Private workspaces provide robust server rooms, Internet connectivity, and more custom IT at a lower cost. In many coworking spaces, IT requirements can be a fast disqualifier for larger organizations. Private workspace offerings account for this and offer opportunities to customize everything from security to server rooms. In addition, while coworking has often been criticized for a lack of both visual and physical privacy, private workspace allows for access control and physical separation. Essentially, it allows companies to find a workspace that meets their office standards, with far fewer headaches.
It’s Time to Think about Total Cost of Office
It’s time to throw out price-per-square foot and get friendly with equations (don’t worry — there’s a calculator). When comparing traditional workspace to flexible options and WFH, there’s a lot more to consider than rental rates. Upsuite’s calculator breaks out rent, buildout, and recurring costs. Spoiler alert: on a 36-month deal for 60 employees, a flexible office actually saves money.
Private workspaces are saving companies half or more compared to traditional long term leases. This comes down to an equation that considers not only rent but the total cost of fitting out and operating a space. With flexible workplace policies, such as remote-first, or part-time work-from-home, flexible office allows companies to find a workspace that eliminates underutilized space and redistributes physical infrastructure quickly to meet the needs of a more distributed workforce.
- Companies need less space/ they can use only what they need
- Companies don’t have to buy furniture
- Companies don’t have to build out space
- Companies don’t need it full time
- Companies can share large amenities such as kitchens, conference rooms, and more
Over the full lifespan of a 36-month lease, after factoring in rent, buildout and recurring, the total cost of office per person per month is $694 for traditional, $565 for flexible, $514 for coworking, and $63 for WFH. While remote work is obviously the cheapest, it’s not always the best deal. Flexible workplace options can strike a healthy balance between access to collaborative space, low capital outlay, and robust technology.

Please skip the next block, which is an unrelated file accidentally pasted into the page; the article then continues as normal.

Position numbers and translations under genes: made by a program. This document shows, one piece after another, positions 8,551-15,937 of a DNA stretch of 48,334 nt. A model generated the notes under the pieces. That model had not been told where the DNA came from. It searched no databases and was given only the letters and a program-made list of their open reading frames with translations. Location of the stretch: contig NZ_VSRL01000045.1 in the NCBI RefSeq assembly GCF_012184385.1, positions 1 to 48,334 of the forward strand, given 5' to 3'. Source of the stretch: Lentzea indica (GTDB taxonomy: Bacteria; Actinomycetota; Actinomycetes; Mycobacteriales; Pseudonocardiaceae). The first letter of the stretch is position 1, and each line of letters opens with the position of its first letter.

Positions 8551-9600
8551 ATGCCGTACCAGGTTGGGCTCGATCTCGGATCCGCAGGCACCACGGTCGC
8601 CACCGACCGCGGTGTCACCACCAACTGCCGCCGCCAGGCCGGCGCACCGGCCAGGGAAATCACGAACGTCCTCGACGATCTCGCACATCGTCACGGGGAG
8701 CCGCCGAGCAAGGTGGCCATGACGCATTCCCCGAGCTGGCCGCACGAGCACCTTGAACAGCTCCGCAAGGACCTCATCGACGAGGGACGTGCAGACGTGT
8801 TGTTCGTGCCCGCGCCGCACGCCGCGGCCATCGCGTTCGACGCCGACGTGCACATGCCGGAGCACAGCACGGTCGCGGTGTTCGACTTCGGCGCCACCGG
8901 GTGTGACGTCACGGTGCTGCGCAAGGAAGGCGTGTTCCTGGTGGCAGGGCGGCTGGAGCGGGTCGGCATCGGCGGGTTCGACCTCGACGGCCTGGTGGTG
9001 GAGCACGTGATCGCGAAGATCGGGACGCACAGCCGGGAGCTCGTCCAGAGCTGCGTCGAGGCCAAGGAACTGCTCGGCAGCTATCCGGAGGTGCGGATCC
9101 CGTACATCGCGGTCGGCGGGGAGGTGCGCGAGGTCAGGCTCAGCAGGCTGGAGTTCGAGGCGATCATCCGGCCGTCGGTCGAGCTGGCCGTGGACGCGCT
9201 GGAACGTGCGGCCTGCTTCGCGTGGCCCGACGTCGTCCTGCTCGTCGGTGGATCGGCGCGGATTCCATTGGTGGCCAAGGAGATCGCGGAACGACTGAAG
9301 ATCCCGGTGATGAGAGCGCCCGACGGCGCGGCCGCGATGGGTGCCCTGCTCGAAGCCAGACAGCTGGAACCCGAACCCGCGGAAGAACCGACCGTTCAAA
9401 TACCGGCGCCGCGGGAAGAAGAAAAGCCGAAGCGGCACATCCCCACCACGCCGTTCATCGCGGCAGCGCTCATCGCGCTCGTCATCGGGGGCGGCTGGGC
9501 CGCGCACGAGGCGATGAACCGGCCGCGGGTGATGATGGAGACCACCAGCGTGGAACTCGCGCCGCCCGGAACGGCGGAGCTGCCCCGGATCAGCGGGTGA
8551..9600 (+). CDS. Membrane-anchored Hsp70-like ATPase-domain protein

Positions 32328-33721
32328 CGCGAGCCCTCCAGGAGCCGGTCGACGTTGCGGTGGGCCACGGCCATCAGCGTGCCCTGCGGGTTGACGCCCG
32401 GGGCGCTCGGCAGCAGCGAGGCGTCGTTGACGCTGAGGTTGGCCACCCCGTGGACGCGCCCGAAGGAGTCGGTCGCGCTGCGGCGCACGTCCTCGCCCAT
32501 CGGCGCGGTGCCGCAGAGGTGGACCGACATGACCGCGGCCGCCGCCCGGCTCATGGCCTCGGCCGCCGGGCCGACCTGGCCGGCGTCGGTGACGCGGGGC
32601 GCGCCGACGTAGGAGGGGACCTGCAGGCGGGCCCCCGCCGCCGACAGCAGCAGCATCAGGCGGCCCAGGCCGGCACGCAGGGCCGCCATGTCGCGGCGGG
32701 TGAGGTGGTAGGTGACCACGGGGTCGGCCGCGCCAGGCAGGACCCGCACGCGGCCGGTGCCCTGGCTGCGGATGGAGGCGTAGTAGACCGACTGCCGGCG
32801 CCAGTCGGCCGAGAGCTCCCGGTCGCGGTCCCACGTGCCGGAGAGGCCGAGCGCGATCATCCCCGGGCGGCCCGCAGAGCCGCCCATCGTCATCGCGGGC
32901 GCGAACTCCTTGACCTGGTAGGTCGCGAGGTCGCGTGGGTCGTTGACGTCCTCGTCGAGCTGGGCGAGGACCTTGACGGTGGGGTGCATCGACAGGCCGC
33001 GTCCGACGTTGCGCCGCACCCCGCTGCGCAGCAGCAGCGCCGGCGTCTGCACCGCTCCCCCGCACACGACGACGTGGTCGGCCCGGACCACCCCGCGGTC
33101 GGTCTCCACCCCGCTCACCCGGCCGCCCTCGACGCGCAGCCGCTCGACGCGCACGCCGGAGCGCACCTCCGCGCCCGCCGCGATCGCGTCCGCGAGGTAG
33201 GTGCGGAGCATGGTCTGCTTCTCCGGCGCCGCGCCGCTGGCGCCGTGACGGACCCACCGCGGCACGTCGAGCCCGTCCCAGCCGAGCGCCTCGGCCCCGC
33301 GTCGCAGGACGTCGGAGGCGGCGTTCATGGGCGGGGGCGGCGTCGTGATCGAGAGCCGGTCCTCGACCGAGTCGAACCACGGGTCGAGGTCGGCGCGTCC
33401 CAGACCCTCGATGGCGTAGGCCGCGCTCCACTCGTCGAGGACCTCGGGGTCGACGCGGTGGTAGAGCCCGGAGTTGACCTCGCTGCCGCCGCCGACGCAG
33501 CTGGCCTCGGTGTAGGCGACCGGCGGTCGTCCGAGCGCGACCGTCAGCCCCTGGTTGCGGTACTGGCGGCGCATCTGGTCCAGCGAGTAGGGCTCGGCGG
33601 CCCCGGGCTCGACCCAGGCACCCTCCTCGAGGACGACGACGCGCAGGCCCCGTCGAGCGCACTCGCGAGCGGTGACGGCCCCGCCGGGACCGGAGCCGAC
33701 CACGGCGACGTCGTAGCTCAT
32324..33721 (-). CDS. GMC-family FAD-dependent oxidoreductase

For 60 employees, let’s assume a company requires 40 seats.
- In a traditional office space, this would amount to around $185 sf/person, or 7,400 square feet. At an average $25/SF/YR, that’s $185,000 annual rent.
- At a monthly cost of $500/seat, coworking adds up to $240,000 annual rent.
- At a monthly cost of $550/seat, flexible office comes out to $264,000 annual rent.
- WFH does not incur commercial rent.
In a traditional office deal, the onus of buildout falls on the tenant. While landlords usually agree to pay TI, this can still result in hundreds of thousands of dollars up front. In the above example, at an average $80/sf buildout budget, a traditional office tenant would shell out $296,000 after an even split with the Landlord before employees ever set foot in the office. For WFH, coworking and flexible office, this cost does not exist. It’s $0.
It costs money to operate an office space. In a traditional office, internet, utilities, cleaning fees, kitchen supplies, coffee, and printing add up. These costs can add another $21,600 annually. For WFH, it comes down to $24,000 annually in internet costs for a single employee. In a serviced offering like coworking or flexible office, these features are all included. That’s $0. Again.
Another convenience, and money-saver, of serviced workspace offerings like coworking or flexible office, is that office management is included. While there are additional staffing needs to consider in a traditional office setting, and even to manage a remote workforce, flexible workspace is fully staffed with community and facilities at no additional fee.
For companies deciding to find workspace in 2020, the options are greater than ever before. As enterprise fundamentally questions the need for physical office space, the future of workplace centers on alignment: how does the physical workplace advance the company goals? The answer is evolving, and it’s far more nuanced than price per square foot.
We hope that this post is helpful as you decide what to do next. If you have questions or want to talk, please schedule a call with us to discuss your options. We are here to help.